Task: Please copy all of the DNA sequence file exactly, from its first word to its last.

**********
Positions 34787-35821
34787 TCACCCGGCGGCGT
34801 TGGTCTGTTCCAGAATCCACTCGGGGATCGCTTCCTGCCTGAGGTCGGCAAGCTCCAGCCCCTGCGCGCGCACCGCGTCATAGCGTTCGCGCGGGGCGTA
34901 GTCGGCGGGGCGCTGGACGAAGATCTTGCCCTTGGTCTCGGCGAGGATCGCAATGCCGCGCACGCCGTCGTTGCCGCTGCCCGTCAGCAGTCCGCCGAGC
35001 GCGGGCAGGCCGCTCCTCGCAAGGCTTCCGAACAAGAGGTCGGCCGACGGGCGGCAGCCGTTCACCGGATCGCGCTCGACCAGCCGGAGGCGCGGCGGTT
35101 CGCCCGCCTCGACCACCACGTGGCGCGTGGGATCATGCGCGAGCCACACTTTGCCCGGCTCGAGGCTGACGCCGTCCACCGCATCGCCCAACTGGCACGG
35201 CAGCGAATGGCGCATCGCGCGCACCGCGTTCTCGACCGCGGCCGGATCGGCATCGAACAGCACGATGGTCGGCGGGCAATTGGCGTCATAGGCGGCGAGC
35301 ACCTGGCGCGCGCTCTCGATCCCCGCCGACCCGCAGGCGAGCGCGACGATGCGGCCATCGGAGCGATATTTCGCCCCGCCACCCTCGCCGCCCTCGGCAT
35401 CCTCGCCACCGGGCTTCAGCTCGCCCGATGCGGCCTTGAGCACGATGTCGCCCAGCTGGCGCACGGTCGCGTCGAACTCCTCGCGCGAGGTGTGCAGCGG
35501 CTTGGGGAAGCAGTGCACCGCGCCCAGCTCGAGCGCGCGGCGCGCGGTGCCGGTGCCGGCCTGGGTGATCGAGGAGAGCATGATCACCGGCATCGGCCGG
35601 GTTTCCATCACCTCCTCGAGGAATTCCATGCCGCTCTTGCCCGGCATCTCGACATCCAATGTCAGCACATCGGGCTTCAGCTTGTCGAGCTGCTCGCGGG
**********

Positions 34787-35821
34787 TCACCCGGCGGCGT
34801 TGGTCTGTTCCAGAATCCACTCGGGGATCGCTTCCTGCCTGAGGTCGGCAAGCTCCAGCCCCTGCGCGCGCACCGCGTCATAGCGTTCGCGCGGGGCGTA
34901 GTCGGCGGGGCGCTGGACGAAGATCTTGCCCTTGGTCTCGGCGAGGATCGCAATGCCGCGCACGCCGTCGTTGCCGCTGCCCGTCAGCAGTCCGCCGAGC
35001 GCGGGCAGGCCGCTCCTCGCAAGGCTTCCGAACAAGAGGTCGGCCGACGGGCGGCAGCCGTTCACCGGATCGCGCTCGACCAGCCGGAGGCGCGGCGGTT
35101 CGCCCGCCTCGACCACCACGTGGCGCGTGGGATCATGCGCGAGCCACACTTTGCCCGGCTCGAGGCTGACGCCGTCCACCGCATCGCCCAACTGGCACGG
35201 CAGCGAATGGCGCATCGCGCGCACCGCGTTCTCGACCGCGGCCGGATCGGCATCGAACAGCACGATGGTCGGCGGGCAATTGGCGTCATAGGCGGCGAGC
35301 ACCTGGCGCGCGCTCTCGATCCCCGCCGACCCGCAGGCGAGCGCGACGATGCGGCCATCGGAGCGATATTTCGCCCCGCCACCCTCGCCGCCCTCGGCAT
35401 CCTCGCCACCGGGCTTCAGCTCGCCCGATGCGGCCTTGAGCACGATGTCGCCCAGCTGGCGCACGGTCGCGTCGAACTCCTCGCGCGAGGTGTGCAGCGG
35501 CTTGGGGAAGCAGTGCACCGCGCCCAGCTCGAGCGCGCGGCGCGCGGTGCCGGTGCCGGCCTGGGTGATCGAGGAGAGCATGATCACCGGCATCGGCCGG
35601 GTTTCCATCACCTCCTCGAGGAATTCCATGCCGCTCTTGCCCGGCATCTCGACATCCAATGTCAGCACATCGGGCTTCAGCTTGTCGAGCTGCTCGCGGG